Discover how to get the most out of Plate, our custom-shop electro-mechanical reverb, with insight from UVI developer Rémy Müller:
#1 Chorused Reverb
To create new interesting sonic textures and give life to synthetic sounds like sawtooth:
- Set Mix to 100% to only hear the wet signal, then dial in a long Decay, and a large Plate Area
- Increase modulation to taste around 10-15% until the result sounds dynamic and evolving
- Switch to the EQ section and use the Octave Band EQ to sculpt the frequency response to fit the musical context
#2 Multi-Band Reverb
To only apply reverberation to specific frequency bands:
- Use the Octave Band Decay curve as a frequency mask, then use the other natural decay controls as usual
- This can be useful to only add ambience to the mid or high frequencies
#3 Long and Enveloping Ambiance
Use Gold material, and set the Decay to some high value like 8-12s such that low frequencies have a long decay time.
Then use the Friction editor to shape the high-frequency decay time to be shorter and lowpass-like, around 5kHz, to make the reverb sound darker (but don't go too far, the goal is to stay long, plenty and natural).
Once you have that long and ambient natural reverb sound set, lower the Mix parameter to a small value like, 10-20% max, such that at first listening the reverberation doesn't sound obvious, but really shines during the silences between phrases.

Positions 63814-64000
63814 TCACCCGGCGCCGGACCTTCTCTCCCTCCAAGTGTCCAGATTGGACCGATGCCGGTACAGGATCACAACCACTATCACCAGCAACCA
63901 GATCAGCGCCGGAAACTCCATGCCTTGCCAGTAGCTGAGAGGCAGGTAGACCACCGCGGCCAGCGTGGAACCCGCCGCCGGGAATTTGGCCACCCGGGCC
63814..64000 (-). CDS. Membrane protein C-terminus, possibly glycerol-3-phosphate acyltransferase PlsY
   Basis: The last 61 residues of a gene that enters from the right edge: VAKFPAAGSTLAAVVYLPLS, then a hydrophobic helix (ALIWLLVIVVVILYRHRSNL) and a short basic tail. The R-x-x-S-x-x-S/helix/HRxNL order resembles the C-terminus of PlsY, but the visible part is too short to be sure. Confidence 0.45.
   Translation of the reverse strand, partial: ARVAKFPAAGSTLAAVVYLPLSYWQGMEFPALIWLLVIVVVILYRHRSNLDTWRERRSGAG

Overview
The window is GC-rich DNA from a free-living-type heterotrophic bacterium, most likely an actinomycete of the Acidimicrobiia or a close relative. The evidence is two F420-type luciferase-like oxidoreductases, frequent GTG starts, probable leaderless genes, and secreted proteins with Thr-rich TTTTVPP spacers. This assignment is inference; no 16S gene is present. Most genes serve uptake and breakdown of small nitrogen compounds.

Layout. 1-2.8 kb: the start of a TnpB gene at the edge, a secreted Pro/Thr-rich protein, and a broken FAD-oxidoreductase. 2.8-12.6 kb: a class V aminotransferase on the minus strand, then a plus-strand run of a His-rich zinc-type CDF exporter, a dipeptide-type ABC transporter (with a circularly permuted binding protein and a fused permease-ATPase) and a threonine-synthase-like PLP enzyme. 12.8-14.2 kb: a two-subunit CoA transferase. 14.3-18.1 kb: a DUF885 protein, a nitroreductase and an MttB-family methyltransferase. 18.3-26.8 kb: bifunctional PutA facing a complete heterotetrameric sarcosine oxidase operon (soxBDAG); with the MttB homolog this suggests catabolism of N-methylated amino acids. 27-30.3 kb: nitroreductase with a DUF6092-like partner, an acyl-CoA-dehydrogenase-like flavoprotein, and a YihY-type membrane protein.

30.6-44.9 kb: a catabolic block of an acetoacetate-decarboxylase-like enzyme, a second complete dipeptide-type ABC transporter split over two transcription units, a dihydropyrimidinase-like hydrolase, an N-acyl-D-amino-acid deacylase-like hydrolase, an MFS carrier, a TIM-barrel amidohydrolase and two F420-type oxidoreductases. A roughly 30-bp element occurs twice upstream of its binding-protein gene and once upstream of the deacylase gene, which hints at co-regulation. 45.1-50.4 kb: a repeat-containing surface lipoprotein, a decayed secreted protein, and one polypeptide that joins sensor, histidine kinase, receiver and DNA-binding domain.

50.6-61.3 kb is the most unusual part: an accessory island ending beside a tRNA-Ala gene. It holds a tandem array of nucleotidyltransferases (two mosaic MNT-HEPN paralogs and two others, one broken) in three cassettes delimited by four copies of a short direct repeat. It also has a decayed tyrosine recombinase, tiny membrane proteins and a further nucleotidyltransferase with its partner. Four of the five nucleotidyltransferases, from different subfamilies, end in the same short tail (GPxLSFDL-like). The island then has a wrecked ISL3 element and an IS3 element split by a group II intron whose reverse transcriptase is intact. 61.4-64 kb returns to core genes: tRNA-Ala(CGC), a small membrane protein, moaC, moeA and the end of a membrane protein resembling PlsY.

It brings a contemplative aura around the sound and gives an impression of space with the dry signal staying tight and focused.
This kind of reverb sounds great on guitars and vocals.
#4 Spring-like Reverb
Set the Plate dimensions to be wide and short in order to simulate a long strip of metal.
Then place the Input and Output transducers at opposite sides, close to the edges, to obtain the typical dispersive chirped transients reminiscent of spring reverberation.
#5 Dispersive Ambiance
Use a dispersive starting point (see Tip 4).
Set Mix to 100% to only hear the wet signal and shorten the Decay time to only 0.1-0.5s.
Now go to the Decay Editor and push the Friction and Air damping curves’ modifiers beyond their natural settings to sculpt the transient decay response to your need.
#6 Dispersive Ambiance (continued)
Adjust the Area, and aspect parameters, to tune the modes until you find frequencies matching your input material.
With materials, such as gold, silver or aluminium, Tension can have a dramatic effect: gently increase the Tension so that Plate starts to sound more like a short echo or filtered impulse train. At this point you may want to go back and forth between Area and Tension. Tension’s effect raises the lowest modes’ frequencies more than the higher ones, while increasing Area lower all of them and increases the modal density.
#7 Infinite Decay
Set (Damper) Decay to infinite, and shape your "infinite decay curve" to suit your needs using the spectral decay editor.
Then automate the Decay to "hold" the reverb after specific notes.
A free 15-day trial of Plate is available here: https://www.uvi.net/plate#trial
Discover more about Plate: https://www.uvi.net/plate